Suicide Rock 07/19/2020

For the 2nd day in a row, I decided to head to the San Jacinto area to dayhike a few peaks. I had a nice loop planned which started from the popular Humber Park trailhead. I was planning to first climb Suicide Rock (7528 feet), which is an HPS peak, then hike cross country to the Deer Springs Trail which I would take to the PCT, then climb the San Jacinto Wilderness High Point (9220 feet), then Cienaga Peak (9144 feet), then descend the Devil’s Slide Trail. Humber Park is a very popular trailhead for both hikers and rock climbers, so it was already pretty full when I arrived around 7am, but I managed to find a nice parking spot. I started hiking at 7:03am from 6436 feet.

I first had to walk back down the road a short way to get to the climbers trail. Suicide Rock looked very impressive from the road.

At 0.4 mile I left the road and climbed down some stairs to the right.

I crossed over a small creek called Strawberry Creek.

This short trail led to another road called Forest Haven Drive. I went right and walked up the road past some water towers. At 0.6 mile the road forks. I took the narrow road to the right. The pavement ends shortly after this.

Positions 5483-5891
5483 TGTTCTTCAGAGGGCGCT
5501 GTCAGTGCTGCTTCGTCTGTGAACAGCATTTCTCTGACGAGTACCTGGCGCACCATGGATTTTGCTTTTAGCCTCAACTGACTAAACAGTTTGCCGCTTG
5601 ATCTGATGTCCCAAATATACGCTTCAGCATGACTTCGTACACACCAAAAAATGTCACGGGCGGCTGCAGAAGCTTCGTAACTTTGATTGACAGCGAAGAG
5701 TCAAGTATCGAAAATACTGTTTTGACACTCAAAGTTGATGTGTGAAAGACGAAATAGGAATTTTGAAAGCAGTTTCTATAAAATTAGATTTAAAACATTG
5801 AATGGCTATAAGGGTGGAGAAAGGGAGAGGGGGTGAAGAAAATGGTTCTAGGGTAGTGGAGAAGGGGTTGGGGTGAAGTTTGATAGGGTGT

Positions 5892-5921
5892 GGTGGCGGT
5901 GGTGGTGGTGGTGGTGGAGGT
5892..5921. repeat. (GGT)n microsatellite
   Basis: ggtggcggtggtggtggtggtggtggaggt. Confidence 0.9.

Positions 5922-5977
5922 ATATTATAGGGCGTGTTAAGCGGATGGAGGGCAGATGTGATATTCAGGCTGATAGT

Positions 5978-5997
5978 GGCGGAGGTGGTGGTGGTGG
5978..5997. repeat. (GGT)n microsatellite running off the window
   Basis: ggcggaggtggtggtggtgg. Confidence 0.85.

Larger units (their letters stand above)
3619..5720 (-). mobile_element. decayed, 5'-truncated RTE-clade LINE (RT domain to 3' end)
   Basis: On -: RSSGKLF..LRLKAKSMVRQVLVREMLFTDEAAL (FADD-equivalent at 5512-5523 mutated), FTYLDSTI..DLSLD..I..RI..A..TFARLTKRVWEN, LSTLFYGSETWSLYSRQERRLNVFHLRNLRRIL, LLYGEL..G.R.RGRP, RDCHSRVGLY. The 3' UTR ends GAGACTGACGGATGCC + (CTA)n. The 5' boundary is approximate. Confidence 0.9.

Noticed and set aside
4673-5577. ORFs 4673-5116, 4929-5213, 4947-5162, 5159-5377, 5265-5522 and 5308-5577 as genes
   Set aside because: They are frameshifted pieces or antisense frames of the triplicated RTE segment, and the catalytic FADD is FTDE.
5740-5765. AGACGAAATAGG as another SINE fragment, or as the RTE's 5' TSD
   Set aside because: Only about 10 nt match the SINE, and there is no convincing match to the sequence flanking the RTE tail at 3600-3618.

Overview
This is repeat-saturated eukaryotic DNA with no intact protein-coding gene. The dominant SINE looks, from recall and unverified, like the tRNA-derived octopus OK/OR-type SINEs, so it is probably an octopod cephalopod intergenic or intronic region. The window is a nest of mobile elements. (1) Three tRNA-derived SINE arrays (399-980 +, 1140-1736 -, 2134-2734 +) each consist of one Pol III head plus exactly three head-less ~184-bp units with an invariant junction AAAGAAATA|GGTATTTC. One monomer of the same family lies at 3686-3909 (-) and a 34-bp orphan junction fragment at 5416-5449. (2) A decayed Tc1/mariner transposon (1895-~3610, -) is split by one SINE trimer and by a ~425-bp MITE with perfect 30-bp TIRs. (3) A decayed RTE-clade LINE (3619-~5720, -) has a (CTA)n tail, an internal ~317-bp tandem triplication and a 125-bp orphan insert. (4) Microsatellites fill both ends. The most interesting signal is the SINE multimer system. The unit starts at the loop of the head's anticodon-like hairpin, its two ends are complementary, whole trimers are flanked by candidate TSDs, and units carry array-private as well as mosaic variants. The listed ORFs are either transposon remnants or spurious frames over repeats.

The road turns into a single track trail and makes a sharp left. At 0.9 mile I passed a sign indicating the trail is not maintained past this point.

The trail became much steeper past this point. Despite the sign, the trail was fairly wide and easy to follow.

I eventually reached a point underneath the large granite slabs that make up Suicide Rock’s summit area.

From here, the trail became a lot harder to follow. There was a lot of class 2 climbing as the route goes north and then west around the slabs.

Just beneath the summit, I joined the Suicide Rock Trail, which is the standard route up Suicide Rock beginning from the Deer Springs Trailhead.

The trail led almost all the way to the top, requiring just a short scramble to get to the summit. I reached the top at 7:53am at the 1.65 mile mark.